A California law mandating treatment for mental illness is facing a legal challenge

A California disability rights group is asking the state Supreme Court to block implementation of the CARE Act, a sweeping law signed into law by Democratic Gov. Gavin Newsom last fall. The law, whose goal is to solve the crisis of homelessness in the country, creates “CARE Courts”, which enable the state to force severely mentally ill persons to receive treatment and housing according to court orders. However, disability rights groups have consistently opposed the measure, arguing that it risks abuse to entrap mentally ill people under state control.

“The CARE Act was an attempt to respond to two crises — the lack of affordable, affordable housing and mental health care — that force many into last-resort living situations,” the petition claims. “Isolating people with schizophrenia and forcing them into forced outpatient treatment, multiple court hearings, forced assessments and other legal punishments is not an appropriate response.”

The CARE Act was signed into law last September, and Governor Newsom claimed the new law would “[offer] hope and a new way forward for thousands of struggling Californians and empowering their loved ones to help.” Under the law, individuals such as first responders, family members and clinicians can petition for a severely mentally ill person to participate in the “CARE program. “

If an individual meets certain conditions, such as a severe psychotic illness that is currently untreated, a case can be filed in two ways. First, if the person voluntarily accepts treatment, the case is dismissed. If the individual refuses, a lawyer is appointed and a series of hearings are held. Ultimately, a judge can order an individual into a “plan of care,” ordering mental health treatment. This plan is automatically set for one year, with a possible voluntary one-year extension.

Supporters say the CARE Act will allow the state to tackle the homelessness crisis by helping severely mentally ill homeless people get off the streets and into treatment. However, disability rights groups and civil liberties organizations argue that CARE plans are fraught with potential for abuse.

“Unfortunately, instead of focusing on proven methods that prioritize permanent housing and voluntary health care, Gov. Gavin Newsom’s so-called ‘CARE Court’ plan would create a new court system that subjects homeless people with mental disabilities to involuntary treatment. This is not the answer,” she wrote. is the California American Civil Liberties Union last June.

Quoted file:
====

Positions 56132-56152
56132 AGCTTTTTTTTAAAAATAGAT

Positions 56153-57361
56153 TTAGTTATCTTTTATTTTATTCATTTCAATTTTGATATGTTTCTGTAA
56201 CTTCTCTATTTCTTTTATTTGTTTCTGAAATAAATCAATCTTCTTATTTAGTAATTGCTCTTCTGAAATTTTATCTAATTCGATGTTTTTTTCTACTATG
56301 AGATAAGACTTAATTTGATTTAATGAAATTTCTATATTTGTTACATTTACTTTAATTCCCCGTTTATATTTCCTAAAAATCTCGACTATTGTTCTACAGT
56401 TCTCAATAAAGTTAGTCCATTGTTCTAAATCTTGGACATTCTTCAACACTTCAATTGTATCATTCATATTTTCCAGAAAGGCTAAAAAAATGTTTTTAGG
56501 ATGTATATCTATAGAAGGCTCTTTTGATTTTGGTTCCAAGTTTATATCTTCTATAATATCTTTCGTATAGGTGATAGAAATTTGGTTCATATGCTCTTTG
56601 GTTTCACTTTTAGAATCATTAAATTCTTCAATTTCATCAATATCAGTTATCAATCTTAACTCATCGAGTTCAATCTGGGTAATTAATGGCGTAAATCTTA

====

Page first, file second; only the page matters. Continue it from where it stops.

Now, a disability rights organization in California has taken legal action asking the California Supreme Court to block implementation of the law. The petition, which was filed late last month, claims the CARE Act violates due process rights by forcing individuals into restrictive court-ordered treatment plans using “vague” and “undefined” language that the petition claims could lead to “arbitrary and discriminatory decision-making.”

Furthermore, the petition claims that the CARE Act violates equal protection rights by singling out people with psychotic illnesses such as schizophrenia for legal proceedings. “No other mental health law in California differentiates between individuals based on diagnosis rather than severity of need,” the petition states.

Overall, the petition claims that the CARE Act will lead to gross violations of many basic rights guaranteed by the California Constitution. “Thousands of unhoused Californians with mental illness will be threatened with court orders, forced into treatment and swept off the streets, not because they pose a danger to themselves or others, but because a judge has speculated that they ‘likely’ will become so in the future,” it said. in the petition. “While designed to address the nation’s homelessness crisis, it will not advance that goal. And on its face, the CARE Act violates essential constitutional guarantees of due process and equal protection, while unnecessarily burdening fundamental rights to privacy, autonomy, and liberty.”

While it is unclear whether the California Supreme Court will accept this challenge to the CARE Act, this latest action presents a clear argument against the use of the state’s power to compel individuals to receive treatment.

“The CARE Act establishes a mandatory new court system that allows the deprivation of liberty and autonomy in violation of the basic constitutional rights of Californians,” said Mike Rawson, director of litigation at the Public Interest Law Project, in a January press release. “Such coercive systems and treatments have been shown to be ineffective and will only serve to perpetuate institutional racism and exacerbate health disparities.”

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